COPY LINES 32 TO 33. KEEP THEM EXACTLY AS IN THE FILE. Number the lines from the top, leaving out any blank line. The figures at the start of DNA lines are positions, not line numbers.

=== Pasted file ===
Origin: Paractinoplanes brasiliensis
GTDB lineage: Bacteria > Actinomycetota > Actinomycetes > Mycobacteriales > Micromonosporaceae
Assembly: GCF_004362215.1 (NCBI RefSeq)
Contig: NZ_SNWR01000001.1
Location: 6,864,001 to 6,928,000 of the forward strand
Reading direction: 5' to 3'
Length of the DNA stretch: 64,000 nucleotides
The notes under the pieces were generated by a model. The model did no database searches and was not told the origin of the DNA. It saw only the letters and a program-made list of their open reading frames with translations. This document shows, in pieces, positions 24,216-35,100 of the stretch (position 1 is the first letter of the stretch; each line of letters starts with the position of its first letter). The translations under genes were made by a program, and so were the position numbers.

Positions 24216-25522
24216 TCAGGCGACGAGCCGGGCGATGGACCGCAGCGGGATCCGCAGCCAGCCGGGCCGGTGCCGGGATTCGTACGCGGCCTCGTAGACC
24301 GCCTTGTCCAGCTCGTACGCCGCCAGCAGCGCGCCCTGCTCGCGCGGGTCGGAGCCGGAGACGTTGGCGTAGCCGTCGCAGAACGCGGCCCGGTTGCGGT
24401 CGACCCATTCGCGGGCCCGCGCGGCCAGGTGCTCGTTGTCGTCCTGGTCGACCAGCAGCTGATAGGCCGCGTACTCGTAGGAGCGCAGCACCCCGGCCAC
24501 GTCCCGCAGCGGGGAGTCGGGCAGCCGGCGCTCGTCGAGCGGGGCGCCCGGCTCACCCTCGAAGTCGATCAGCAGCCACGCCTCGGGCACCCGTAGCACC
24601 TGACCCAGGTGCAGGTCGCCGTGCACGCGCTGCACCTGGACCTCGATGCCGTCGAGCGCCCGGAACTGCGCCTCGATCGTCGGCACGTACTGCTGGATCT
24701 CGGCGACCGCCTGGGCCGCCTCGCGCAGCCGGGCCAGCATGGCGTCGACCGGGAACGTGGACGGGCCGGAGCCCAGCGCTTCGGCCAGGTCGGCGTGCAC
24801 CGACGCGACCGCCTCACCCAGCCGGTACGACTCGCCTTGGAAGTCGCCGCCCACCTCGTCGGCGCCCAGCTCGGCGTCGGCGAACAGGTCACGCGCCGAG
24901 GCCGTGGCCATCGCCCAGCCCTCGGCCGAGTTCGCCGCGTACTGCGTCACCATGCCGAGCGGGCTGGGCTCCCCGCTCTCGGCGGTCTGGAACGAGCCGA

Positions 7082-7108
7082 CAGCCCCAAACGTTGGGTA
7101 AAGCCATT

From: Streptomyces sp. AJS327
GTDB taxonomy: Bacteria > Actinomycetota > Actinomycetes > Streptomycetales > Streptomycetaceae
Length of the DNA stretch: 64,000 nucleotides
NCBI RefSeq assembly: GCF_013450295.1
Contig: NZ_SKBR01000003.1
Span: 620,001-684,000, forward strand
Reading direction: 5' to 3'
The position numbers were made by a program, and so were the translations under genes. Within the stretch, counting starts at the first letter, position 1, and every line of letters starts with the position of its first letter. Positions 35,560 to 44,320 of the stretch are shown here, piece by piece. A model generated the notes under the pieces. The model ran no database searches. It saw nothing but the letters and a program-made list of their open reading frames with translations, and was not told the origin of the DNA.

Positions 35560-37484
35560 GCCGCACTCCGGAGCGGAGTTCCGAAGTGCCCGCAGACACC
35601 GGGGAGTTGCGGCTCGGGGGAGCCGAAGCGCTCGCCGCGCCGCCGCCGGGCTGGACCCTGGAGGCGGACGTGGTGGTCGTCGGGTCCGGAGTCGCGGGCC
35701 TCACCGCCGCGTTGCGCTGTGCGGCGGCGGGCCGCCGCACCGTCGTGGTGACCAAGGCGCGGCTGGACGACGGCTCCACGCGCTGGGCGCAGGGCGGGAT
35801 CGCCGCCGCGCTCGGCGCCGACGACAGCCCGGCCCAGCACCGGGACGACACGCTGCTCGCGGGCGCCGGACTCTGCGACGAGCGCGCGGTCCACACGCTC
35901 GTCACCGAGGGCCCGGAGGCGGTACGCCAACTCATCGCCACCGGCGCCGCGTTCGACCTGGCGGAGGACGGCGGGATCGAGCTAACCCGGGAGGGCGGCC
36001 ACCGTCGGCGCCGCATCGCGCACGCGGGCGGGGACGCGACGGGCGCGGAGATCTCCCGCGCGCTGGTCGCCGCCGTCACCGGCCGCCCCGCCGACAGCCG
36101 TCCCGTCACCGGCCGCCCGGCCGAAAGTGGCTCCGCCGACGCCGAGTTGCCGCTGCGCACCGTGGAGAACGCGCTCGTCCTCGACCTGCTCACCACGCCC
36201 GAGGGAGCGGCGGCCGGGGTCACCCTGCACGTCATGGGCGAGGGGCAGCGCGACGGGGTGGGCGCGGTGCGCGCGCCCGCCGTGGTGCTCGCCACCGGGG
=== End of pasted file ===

35701 TCACCGCCGCGTTGCGCTGTGCGGCGGCGGGCCGCCGCACCGTCGTGGTGACCAAGGCGCGGCTGGACGACGGCTCCACGCGCTGGGCGCAGGGCGGGAT
35801 CGCCGCCGCGCTCGGCGCCGACGACAGCCCGGCCCAGCACCGGGACGACACGCTGCTCGCGGGCGCCGGACTCTGCGACGAGCGCGCGGTCCACACGCTC